Gov. Inslee issues new restrictions to slow spread of COVID-19 in Washington state
OLYMPIA, Wash. - On Monday, businesses will follow new state restrictions to help slow the spread of COVID-19 in Washington state, including limited indoor social gatherings, restaurants must close indoor service, and retail, including grocery stores, must limit indoor capacity.
Gov. Inslee announced the new precautions in a Sunday morning news conference, saying the restrictions will take effect on Monday at 11:59 p.m. and last four weeks, ending on December 14th.
New restrictions for businesses include:
- Indoor social gatherings with people outside your household are prohibited, unless you quarantined for 14 days prior, or quarantine for 7 days and have a negative COVID-19 test
- Outdoor social gatherings must be limited to 5 people from outside your household
- Restaurants and bars are closed for indoor service. Outdoor dining for to-go services are allowed, but must follow outdoor dining restrictions.
- Tables are limited to 5 people for outdoor dining. Restaurant restrictions go into effect at 12:01 a.m. Wednesday, Nov. 18
- Wedding and funerals receptions are prohibited. Ceremonies are limited to no more than 30 people.
- In-store retail, including grocery stores, must be limited to 25% indoor capacity and must close common areas. Food court dining must close.
- Religious services are limited to 25% indoor occupancy or no more than 200 people, whichever is fewer. No choir, band or ensemble can perform during service. Soloist are permitted to perform. Facial coverings must be worn at all times.
- Long-term care facilities outdoor care visits are allowed. Exceptions for essential support person or end-of-life care.
- Youth and adult sporting activities are limited to outdoor only, intrateam practices and masks are required for all athletes.
- Bowling centers must close indoor service
- Fitness facilities and gyms are to close for indoor service. Outdoor fitness classes may continue, but still follow outdoor gathering restrictions. Drop-off childcare will close.
- Misc. venues: all retail activities and business meetings are prohibited. Professional training and testing that cannot be done remotely is allowed. Occupancy in meeting rooms are limited to 25% capacity or 100 people, whichever is fewer.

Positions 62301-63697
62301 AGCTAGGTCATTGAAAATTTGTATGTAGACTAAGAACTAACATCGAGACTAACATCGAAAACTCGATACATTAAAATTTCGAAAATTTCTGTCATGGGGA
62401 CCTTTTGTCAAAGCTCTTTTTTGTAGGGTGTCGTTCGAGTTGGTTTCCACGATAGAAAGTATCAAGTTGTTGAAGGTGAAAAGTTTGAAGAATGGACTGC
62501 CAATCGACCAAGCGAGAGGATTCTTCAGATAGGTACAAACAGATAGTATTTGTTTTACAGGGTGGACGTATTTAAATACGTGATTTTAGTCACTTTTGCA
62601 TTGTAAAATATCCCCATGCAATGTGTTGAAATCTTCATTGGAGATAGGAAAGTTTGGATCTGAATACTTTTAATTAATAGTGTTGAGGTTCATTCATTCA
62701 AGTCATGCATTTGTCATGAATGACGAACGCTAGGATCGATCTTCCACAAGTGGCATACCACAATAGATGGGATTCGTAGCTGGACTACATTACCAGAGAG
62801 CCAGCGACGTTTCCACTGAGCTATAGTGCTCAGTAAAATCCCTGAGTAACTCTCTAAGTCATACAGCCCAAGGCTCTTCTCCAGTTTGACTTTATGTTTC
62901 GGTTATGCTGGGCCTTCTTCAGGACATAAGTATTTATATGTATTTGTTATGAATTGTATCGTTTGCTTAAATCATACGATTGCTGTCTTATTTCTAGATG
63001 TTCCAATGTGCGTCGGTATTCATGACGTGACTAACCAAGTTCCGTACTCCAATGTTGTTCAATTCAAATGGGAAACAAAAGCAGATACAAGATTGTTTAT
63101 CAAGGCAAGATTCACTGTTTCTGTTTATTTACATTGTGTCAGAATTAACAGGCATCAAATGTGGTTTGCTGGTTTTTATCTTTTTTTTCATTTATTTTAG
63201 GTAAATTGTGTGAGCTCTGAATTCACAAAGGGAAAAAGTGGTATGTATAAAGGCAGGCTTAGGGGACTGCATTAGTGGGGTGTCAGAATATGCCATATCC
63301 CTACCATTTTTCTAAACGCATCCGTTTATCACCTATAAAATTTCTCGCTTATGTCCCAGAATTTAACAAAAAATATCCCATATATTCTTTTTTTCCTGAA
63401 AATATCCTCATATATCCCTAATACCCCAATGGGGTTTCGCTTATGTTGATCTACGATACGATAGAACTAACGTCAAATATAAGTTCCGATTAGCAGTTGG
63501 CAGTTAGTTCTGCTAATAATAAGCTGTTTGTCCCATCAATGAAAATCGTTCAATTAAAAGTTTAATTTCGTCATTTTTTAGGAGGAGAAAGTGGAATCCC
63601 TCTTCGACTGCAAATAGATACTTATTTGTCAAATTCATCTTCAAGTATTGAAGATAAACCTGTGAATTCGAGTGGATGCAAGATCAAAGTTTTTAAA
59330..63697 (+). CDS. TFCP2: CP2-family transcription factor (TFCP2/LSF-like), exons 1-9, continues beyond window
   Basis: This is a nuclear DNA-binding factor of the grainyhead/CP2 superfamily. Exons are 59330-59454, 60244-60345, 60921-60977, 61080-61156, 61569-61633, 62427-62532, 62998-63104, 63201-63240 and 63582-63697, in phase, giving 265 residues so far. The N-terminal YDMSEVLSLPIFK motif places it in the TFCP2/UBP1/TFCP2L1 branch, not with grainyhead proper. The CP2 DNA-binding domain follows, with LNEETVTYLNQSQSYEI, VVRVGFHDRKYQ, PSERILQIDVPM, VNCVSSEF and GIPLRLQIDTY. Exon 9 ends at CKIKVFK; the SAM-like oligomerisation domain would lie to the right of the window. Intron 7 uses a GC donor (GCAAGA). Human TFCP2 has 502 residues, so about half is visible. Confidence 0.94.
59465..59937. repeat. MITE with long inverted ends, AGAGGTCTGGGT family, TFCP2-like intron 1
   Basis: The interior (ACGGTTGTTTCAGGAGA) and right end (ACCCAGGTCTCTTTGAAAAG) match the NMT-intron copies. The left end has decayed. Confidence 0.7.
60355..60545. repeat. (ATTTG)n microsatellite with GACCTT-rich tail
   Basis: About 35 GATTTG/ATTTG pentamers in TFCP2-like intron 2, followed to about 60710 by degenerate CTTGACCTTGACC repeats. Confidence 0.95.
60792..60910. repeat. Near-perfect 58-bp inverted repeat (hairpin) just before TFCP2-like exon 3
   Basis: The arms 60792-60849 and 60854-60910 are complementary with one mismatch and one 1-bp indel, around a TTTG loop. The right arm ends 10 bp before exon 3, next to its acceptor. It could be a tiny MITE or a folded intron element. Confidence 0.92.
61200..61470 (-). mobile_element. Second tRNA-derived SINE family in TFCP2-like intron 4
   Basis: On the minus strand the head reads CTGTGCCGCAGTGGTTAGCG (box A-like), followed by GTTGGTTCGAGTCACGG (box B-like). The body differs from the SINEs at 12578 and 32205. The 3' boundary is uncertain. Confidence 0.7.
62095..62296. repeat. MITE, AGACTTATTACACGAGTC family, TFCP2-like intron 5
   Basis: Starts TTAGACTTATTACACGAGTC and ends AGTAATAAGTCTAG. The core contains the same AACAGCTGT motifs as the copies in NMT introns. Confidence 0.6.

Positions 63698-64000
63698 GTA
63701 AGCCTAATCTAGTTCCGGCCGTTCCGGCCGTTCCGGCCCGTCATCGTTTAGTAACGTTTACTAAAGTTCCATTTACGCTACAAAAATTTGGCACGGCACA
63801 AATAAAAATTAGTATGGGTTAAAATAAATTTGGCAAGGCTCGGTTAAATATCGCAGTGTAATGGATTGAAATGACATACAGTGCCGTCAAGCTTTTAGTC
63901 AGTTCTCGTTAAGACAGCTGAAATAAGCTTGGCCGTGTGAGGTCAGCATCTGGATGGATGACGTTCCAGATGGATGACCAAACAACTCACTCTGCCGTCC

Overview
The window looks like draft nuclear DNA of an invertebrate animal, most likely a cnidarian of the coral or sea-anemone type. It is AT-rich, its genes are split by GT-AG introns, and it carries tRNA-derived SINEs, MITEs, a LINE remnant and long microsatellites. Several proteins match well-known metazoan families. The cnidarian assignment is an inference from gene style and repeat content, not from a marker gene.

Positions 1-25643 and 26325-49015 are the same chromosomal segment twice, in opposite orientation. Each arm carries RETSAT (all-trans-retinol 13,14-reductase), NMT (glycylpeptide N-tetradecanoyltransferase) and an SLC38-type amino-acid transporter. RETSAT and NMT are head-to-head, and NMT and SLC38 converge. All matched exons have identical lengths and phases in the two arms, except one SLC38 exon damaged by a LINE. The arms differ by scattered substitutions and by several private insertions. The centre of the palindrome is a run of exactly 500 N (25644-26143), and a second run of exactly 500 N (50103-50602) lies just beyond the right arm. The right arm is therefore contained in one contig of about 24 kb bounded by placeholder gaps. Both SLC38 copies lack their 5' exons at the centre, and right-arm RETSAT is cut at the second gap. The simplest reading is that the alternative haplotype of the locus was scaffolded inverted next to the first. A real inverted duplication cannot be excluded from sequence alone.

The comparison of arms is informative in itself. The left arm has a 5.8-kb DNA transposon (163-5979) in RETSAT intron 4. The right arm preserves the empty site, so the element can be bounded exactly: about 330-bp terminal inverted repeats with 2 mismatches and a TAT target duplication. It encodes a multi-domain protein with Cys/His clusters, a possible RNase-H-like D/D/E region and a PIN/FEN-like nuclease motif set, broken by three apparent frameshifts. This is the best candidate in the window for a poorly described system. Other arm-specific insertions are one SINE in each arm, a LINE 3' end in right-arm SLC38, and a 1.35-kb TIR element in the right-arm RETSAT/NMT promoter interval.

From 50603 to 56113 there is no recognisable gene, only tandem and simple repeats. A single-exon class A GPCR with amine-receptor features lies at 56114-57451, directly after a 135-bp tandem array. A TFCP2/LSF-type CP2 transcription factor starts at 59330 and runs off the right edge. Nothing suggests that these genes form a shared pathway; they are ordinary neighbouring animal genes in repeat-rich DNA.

- Movie theaters must close indoor service. Drive-in movie theaters are allowed.
- Museums, zoos and aquariums must close indoor service
- Real estate open houses are not allowed.
- All childcare services, K-12th grade and higher education is exempt from the new restrictions and will also continue with current guidance measures in place.
"This spike puts us in a more dangerous position as we were in March,” Inslee said during a press conference Sunday. “And it means, unfortunately, the time has come to reinstate restrictions on activities statewide to preserve the public’s well-being, and to save lives. These were very difficult decisions that have very real consequences to people’s livelihoods. I recognize that and don’t take those impacts lightly, but we must act now and act quickly to slow the spread of this disease.”
Many health and city officials joined Inslee in the news conference, including Dr. Kathy Lofy, Washington state health officer and Seattle mayor Jenny Durkan.
Durkan addressed the hardships of this year and not seeing family during the holidays.
“This year’s holiday season will be hard as we cannot gather with our loved ones the way we normally would. But celebrating at a distance is how we keep everyone safe. We are at a crucial point in the pandemic and our actions will shape our ability to return to a more normal life in the months to come. Everyone who lives and works in Seattle must mask up, avoid gatherings - especially all indoor gatherings, and follow all public health guidance. The City will continue to do all it can by maintaining our successful testing programs, working with public health officials to see if we can increase contact tracing, and doing all we can to help our businesses and workers. It’s up to all of us to slow the spread of COVID-19 and protect our communities, particularly our most vulnerable,” said Durkan.
The state was under a stay-at-home order from March 23 until the end of May.
All of Washington’s 39 counties are paused in either the second or third phase of a four-stage reopening plan that began in early May to start lifting restrictions on businesses and other activities.
For the second day in a row Saturday, Washington state health officials reported a record number of daily cases, with 2,233 new cases as of 11:59 p.m. Friday. That brought the state’s totals to 127,731 cases and 2,519 deaths.
In Oregon, officials on Saturday reported a third straight day with more than 1,000 new COVID infections. That brought Oregon’s total to 56,018 cases. The Oregon Health Authority also reported six more deaths, pushing the state’s death toll to 759.
Idaho also has been setting records for new cases and hospitalizations, adding 1,331 new cases Friday.
On Friday, the governors of California, Oregon and Washington issued travel advisories urging people entering or returning to their states to self-quarantine to slow the spread of the coronavirus as infections spike across the U.S.
The advisories stopped short of stricter rules imposed by other governors and instead said people should avoid non-essential out-of-state travel and quarantine for 14 days after arriving from another state or country.
The Associated Press contributed to this story.